Coronal Mass Ejections
 

The figure below shows images of a coronal mass ejection (CME) taken with two instruments on the Solar and Heliospheric Observatory (SOHO). CMEs are large explosive events on the Sun that can release high energy particles and billions of tons of cooler plasma into interplanetary space.

On the left is a white-light image of the Sun that was taken with the LASCO/SOHO coronagraph. The white circle represents an outline of the solar disk. The dark brown area is the part of the solar atmosphere that is blocked by LASCO's occulting system. On the right side of the figure are two images of the CME in ultraviolet light. They were reconstructed from observations with SAO's Ultraviolet Coronagraph Spectrometer (UVCS/SOHO). The upper UVCS image shows the CME as it appears in light produced by neutral hydrogen, while the lower image depicts the speeds of neutral hydrogen atoms moving toward (blue) and away (red) from the observer. Both of these images use false color, the former to represent the intensity of the H I Lyman-alpha radiation (ranging from black to orange to white) and the latter to indicate the direction and speeds of the hydrogen atoms (dark blue, white and red representing the highest speed toward the observer, zero speed and the highest speed away from the observer, respectively). The green line nearest the Sun represents the location of the base of the ultraviolet images, which is at 2.3 solar radii from Sun-center.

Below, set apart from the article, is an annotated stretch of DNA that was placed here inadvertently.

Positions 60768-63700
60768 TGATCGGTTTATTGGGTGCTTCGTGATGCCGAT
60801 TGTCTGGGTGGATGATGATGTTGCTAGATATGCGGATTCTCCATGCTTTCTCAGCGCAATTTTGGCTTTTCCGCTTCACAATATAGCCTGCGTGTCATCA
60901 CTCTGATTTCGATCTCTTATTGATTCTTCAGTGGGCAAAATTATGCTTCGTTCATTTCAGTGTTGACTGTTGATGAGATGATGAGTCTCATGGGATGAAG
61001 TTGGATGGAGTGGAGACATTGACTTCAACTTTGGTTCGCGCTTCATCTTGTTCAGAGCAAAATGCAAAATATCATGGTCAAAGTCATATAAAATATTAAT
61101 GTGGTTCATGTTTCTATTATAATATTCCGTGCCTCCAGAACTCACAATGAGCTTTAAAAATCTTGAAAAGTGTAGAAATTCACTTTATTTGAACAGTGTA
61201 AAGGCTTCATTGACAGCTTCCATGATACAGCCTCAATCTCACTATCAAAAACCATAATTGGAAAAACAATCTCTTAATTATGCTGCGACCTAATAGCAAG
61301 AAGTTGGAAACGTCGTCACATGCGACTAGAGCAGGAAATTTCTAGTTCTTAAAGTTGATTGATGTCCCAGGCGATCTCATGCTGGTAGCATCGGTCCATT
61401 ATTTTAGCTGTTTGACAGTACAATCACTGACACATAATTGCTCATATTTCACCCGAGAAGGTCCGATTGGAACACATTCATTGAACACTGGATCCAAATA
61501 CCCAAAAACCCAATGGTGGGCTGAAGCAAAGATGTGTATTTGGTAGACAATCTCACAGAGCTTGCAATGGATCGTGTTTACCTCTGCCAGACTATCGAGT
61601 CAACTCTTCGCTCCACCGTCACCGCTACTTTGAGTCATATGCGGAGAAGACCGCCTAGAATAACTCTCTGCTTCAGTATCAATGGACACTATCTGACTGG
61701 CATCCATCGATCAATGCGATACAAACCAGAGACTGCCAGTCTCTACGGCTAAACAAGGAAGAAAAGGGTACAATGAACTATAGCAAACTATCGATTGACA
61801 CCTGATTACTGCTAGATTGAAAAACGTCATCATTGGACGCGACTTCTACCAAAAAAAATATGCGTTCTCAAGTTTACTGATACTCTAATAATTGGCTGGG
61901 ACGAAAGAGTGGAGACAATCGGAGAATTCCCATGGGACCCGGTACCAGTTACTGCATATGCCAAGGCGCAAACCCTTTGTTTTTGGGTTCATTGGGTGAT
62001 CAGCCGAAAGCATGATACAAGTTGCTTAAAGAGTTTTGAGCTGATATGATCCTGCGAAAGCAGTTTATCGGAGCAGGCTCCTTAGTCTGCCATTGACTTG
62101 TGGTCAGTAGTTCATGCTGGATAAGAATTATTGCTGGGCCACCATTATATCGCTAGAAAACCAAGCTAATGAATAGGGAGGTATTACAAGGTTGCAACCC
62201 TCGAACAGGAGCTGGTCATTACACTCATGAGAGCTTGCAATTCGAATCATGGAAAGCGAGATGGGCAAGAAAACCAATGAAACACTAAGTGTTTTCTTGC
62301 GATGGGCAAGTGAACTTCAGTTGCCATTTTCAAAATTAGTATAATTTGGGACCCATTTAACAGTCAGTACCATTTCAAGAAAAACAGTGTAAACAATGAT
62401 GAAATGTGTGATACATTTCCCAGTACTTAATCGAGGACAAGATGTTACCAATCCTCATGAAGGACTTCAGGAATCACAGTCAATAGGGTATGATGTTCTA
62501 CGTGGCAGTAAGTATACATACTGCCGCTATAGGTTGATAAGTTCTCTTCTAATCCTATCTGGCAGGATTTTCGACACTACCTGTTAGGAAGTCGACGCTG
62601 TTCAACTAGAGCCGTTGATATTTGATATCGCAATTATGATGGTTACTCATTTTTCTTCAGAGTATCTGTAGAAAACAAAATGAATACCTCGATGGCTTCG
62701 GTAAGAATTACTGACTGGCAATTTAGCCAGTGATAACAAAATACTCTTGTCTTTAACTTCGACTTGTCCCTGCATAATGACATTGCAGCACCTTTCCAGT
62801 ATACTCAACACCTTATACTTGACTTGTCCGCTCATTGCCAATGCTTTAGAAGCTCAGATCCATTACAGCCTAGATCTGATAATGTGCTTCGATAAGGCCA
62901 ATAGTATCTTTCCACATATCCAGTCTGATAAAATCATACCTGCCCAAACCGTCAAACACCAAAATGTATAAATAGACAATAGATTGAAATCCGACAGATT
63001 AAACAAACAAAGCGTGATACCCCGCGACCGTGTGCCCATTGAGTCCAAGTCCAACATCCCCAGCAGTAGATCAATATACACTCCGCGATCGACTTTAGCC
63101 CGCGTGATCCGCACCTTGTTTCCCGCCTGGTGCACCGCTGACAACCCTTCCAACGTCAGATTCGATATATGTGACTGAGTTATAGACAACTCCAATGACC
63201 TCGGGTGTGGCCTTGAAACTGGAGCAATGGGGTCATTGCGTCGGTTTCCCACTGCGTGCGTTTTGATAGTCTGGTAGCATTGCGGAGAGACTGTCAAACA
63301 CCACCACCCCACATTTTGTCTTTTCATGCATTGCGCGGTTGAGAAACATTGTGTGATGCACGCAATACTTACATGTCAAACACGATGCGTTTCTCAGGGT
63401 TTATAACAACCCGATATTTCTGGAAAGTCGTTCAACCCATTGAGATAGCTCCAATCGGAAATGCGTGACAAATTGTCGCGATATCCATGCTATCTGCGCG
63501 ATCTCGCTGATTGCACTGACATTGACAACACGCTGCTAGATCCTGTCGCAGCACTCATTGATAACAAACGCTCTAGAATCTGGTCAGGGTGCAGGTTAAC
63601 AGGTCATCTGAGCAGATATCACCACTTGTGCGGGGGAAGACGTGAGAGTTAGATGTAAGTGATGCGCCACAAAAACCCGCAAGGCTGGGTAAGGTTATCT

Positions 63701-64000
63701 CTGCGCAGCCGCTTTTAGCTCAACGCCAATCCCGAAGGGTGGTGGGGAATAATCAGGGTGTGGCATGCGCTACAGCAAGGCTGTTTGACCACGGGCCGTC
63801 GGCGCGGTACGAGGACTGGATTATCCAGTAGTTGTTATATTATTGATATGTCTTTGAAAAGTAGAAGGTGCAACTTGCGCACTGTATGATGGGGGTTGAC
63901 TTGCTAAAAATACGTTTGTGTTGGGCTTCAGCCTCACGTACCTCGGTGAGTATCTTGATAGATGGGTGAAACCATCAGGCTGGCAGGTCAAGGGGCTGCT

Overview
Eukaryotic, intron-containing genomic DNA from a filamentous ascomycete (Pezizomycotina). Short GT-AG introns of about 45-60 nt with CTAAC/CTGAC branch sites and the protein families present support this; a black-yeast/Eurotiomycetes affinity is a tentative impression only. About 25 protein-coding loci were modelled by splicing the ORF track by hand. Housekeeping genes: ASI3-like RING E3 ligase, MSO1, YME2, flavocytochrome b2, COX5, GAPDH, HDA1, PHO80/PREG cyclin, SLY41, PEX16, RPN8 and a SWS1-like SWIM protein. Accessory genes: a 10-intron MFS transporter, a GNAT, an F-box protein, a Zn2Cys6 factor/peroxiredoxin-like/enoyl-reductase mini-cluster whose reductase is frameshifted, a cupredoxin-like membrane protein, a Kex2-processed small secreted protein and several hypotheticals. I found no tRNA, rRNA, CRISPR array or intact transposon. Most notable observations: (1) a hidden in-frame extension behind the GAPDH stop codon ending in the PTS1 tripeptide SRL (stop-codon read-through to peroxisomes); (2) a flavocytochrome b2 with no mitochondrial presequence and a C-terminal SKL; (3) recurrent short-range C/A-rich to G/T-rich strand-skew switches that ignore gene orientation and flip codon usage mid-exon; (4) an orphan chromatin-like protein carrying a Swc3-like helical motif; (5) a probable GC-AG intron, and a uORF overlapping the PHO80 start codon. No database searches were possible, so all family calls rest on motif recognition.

The upper UVCS image shows the same general morphology as the LASCO image. The outer portion of this image shows the bright compressed CME front. The low-intensity cavity (dark area) can be seen just below that. The bright prominence material is represented in white.

The lower UVCS image shows that the compressed CME front (blue area) is moving toward the observer with its top part (darker blue area) moving faster than its lower right side. The trailing prominence material below the CME front has a more structured pattern of speeds but it is mainly moving away from the observer.

The UVCS observations provide unique information even though the reconstructed images are somewhat distorted compared to the LASCO images. UVCS detected emission from spectral lines of hydrogen, oxygen, silicon, and carbon in this CME. Line widths and intensities provide information about proton, electron, and ion temperatures, bulk 3D flows, elemental abundances, the ionization state of the plasma, and its helicity (the handedness and geometry of the twisted magnetic field).  

 
 

Section Photo